"Most of the police-involved shootings are lawful exercises of deadly force," said Cully Stimson, a former state and federal prosecutor and now the deputy director of the Edwin Meese III Center for Legal and Judicial Studies at the conservative Heritage Foundation.
The executive director of the National Association of Police Organizations was not available to comment before publication of this article.
The recent outcry over deadly police shootings has stemmed from the killing of unarmed suspects, often African Americans killed by white police officers. While whites account for a little more than half of the victims of fatal police shootings, Blacks, who represent about 13% of the U.S. population, made up about 28% of those killed by police last year, according to Mapping Police Violence.
In recent years, public outcry over the racial disparity in killings by police has led local and state prosecutors to charge more police officers involved in fatal shootings.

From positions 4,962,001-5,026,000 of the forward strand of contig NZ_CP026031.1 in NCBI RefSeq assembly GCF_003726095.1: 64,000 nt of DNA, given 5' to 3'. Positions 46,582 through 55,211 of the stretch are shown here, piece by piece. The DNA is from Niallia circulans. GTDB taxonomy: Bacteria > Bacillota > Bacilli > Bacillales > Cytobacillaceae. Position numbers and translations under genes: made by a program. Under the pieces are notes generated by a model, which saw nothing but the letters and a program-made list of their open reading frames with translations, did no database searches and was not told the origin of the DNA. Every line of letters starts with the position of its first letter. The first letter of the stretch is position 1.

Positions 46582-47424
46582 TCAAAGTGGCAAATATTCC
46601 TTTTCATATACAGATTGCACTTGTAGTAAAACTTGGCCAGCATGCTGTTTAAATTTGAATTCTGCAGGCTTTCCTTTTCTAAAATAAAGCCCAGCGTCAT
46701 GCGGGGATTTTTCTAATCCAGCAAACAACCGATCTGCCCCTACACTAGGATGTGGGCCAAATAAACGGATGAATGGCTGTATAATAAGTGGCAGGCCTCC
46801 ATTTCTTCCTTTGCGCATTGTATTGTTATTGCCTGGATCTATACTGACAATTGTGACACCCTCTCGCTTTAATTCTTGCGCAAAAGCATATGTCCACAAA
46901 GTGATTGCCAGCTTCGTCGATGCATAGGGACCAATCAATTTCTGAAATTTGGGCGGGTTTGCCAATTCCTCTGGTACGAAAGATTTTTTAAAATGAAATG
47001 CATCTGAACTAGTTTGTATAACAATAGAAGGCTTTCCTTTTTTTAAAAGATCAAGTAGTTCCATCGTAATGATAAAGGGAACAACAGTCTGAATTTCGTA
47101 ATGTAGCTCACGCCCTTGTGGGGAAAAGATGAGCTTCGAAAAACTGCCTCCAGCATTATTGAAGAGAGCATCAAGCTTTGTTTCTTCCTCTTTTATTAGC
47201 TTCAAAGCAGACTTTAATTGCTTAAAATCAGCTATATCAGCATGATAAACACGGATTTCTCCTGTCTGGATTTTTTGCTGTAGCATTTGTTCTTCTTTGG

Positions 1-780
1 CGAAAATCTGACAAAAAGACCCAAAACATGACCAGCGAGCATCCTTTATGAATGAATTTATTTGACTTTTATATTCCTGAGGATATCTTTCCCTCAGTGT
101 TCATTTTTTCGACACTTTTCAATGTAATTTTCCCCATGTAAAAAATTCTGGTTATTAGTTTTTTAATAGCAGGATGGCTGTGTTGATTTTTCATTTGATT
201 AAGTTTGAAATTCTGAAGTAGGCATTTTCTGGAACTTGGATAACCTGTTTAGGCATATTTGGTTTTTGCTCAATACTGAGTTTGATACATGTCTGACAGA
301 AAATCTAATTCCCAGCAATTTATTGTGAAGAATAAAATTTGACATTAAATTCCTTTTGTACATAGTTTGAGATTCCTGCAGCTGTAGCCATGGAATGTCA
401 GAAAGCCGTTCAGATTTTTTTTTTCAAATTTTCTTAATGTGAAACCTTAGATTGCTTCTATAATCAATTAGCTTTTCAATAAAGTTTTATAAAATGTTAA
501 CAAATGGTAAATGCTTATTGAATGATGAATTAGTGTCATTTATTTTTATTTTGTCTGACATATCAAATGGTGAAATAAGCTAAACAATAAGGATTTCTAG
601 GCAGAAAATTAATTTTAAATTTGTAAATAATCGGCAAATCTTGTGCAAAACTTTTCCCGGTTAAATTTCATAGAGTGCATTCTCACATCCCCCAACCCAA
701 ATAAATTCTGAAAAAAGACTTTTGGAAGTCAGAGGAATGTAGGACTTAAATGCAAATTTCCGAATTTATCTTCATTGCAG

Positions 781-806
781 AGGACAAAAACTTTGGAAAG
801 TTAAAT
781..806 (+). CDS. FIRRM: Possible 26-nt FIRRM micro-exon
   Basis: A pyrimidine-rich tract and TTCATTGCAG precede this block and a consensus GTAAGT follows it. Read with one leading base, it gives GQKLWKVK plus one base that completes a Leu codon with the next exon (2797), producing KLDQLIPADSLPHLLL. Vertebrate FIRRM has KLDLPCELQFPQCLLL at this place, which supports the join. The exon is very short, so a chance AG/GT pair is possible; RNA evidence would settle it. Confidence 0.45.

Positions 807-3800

Since the beginning of 2005, 140 police officers have been charged with murder or manslaughter in on-duty fatal shootings, resulting in 44 convictions, often for lesser offenses, according to a tally by Philip Stinson, a professor of criminal justice at Bowling Green State University. Only seven have been convicted of murder.
Prior to Brown's killing in Ferguson, an average of five police officers were charged with murder or manslaughter per year between 2005 and 2014, according to Stinson's data. But since 2015, the number has increased to about 13 per year.